Bringing its expertise far beyond office walls, Xerox, a company that redefined 20th century office work, is redefining the workplace of the future with IoT, 3D printing and augmented reality.
The company has created a model for incubating “high-impact companies that solve real-world problems at scale,” said Naresh Shanker, senior vice president and chief technology officer at Xerox.
But until recently, it took Xerox teams up to 3 months to set up the IT systems needed to support a new business, a long time in the digital economy. To break free from older technologies, Shanker’s team began looking at cloud systems that would allow new businesses born within Xerox to launch and monetize services much faster.
To accelerate new business, Xerox chose an integrated set of Oracle Cloud solutions. This “Oracle-in-a-box” approach gives its businesses everything they need to get up and running: an online storefront in Oracle Commerce, finance and accounting in Oracle NetSuite, budgeting and financial planning in Oracle Fusion Cloud Enterprise Performance Management (EPM), and full integration through Oracle Integration, a key component of Oracle Cloud Infrastructure (OCI).
In addition to providing the integration, OCI gives Xerox access to Oracle Autonomous Database, an enterprise data warehouse that allows its new businesses to manage data without any administration and run advanced analytics. Xerox can also harness the power of OCI high-performance computing when, for example, researching potential new businesses. As part of the OCI Universal Credit purchase option, Xerox may combine any OCI service.
With this set of Oracle tools, these new Xerox businesses can sell online, create orders, process invoices, track performance and perform financial planning, as well as send and receive data back and forth, all up and running in weeks, not months, and all without waiting for IT support.
“We wanted these solutions to all stay in the family, so to speak,” said Sreedhar Vaidyanathan, vice president, digital transformation, Xerox. “It saves the headache of too many vendors and platforms. Oracle’s solutions simplify the integration of our new businesses into the mothership, and vice versa. It’s easy to track performance.
Plus, implementation helps speed time to market.
A Xerox team was able to set up the IT infrastructure in just 6 weeks for Xerox’s 3D printing business. Xerox 3D printing solutions focus on creating more resilient and flexible supply chains for manufacturers. With 3D printing, customers can order spare parts locally, or even manufacture parts themselves, instead of ordering from distant, transoceanic sources. This capability speeds up delivery and reduces the impact of supply chain disruptions.
At the end of 2020, the US Naval Postgraduate School in Monterey, California, installed a Xerox ElemX 3D printer, to explore the manufacture of parts at sea. The goal is to install a printer on a Navy ship, so that sailors in remote areas can repair or replace parts on demand instead of carrying excess inventory or having to send a plane to the middle of the ocean to bring the spare parts.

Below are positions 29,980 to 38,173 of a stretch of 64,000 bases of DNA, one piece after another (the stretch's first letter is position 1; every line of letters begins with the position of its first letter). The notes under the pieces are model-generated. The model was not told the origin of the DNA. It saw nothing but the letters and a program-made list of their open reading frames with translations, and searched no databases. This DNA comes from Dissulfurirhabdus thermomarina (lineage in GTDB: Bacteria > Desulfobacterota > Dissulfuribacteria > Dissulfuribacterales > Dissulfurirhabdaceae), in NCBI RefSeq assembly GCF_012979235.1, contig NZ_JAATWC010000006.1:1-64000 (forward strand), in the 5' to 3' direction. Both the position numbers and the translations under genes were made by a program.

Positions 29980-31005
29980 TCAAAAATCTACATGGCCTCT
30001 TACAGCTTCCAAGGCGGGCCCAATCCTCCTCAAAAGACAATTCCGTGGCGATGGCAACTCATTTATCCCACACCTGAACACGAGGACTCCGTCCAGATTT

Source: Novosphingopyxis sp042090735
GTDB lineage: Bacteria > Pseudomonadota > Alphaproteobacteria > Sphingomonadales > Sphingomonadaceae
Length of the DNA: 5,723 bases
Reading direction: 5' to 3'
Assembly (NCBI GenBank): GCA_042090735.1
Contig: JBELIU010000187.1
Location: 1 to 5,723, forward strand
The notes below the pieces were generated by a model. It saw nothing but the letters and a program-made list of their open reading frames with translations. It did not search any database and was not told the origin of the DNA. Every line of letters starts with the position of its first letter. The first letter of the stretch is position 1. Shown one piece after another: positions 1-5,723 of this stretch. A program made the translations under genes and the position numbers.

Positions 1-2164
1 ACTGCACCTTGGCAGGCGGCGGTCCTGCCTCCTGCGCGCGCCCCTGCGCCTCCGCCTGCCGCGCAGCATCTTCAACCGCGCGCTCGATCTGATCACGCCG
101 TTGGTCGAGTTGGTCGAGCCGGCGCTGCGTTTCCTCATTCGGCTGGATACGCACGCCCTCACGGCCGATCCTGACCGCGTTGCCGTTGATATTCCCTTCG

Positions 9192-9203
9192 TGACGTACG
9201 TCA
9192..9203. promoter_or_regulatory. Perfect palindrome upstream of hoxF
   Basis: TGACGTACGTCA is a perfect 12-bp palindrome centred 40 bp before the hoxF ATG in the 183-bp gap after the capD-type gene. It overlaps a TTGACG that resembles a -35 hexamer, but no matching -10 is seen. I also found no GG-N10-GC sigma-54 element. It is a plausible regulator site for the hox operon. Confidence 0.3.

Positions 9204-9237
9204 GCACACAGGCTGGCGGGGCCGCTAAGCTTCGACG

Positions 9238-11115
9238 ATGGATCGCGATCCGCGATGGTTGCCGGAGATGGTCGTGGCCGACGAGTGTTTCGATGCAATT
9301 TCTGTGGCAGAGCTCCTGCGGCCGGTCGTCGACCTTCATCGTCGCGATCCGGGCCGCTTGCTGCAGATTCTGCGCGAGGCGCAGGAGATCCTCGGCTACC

In the back office, by automating processes such as procure-to-pay and quote-to-pay, the Xerox 3D printing team “gained the ability to transact from the get-go,” says Vaidyanathan. “There’s no waiting to generate invoices and start collecting revenue, and we’re able to scale as needed. We can replicate this process for any new business. We don’t need to implement a different platform each time we launch. »
As Xerox’s business grows, Oracle Cloud EPM consolidates and connects data to help the company assess the financial performance of the entire portfolio. “We can look under the hood to see how each business is doing and compare it to other units,” Vaidyanathan said. “What are their finances like? Are they compliant? We have clear lines of sight.
The same Oracle solutions power Xerox’s software business, CareAR, which launched earlier this year. Using Augmented Reality (AR) technologies, the CareAR Service Experience Management (SXM) platform enables field service teams to provide remote customer support. Equipped with visual tools and access to data, field technicians can work remotely to help customers resolve issues faster and avoid costly site visits. For gear owners, getting expert advice is as easy as using your cell phone, tablet, or smart glasses.
Eloque, Xerox’s joint venture with the Victorian government in Australia, is also innovative. Xerox has developed technology that remotely monitors bridges, leveraging deep experience in sensors, analytics and AI to bring the physical world online.
To ensure the structural integrity of bridges, tiny fiber optic sensors are attached to measure and estimate structural stresses, thermal response, deflection, loads, vibration, and corrosion, all of which are indicators of structural health . When sensors detect a problem, field technicians are automatically alerted to investigate. These real-time responses allow operators and bridge owners to decide whether a bridge is overused or underused, or has structural issues that require repair.
For more information, visit www.xerox.com and Oracle Cloud Infrastructure, Oracle NetSuite, and Oracle Cloud EPM.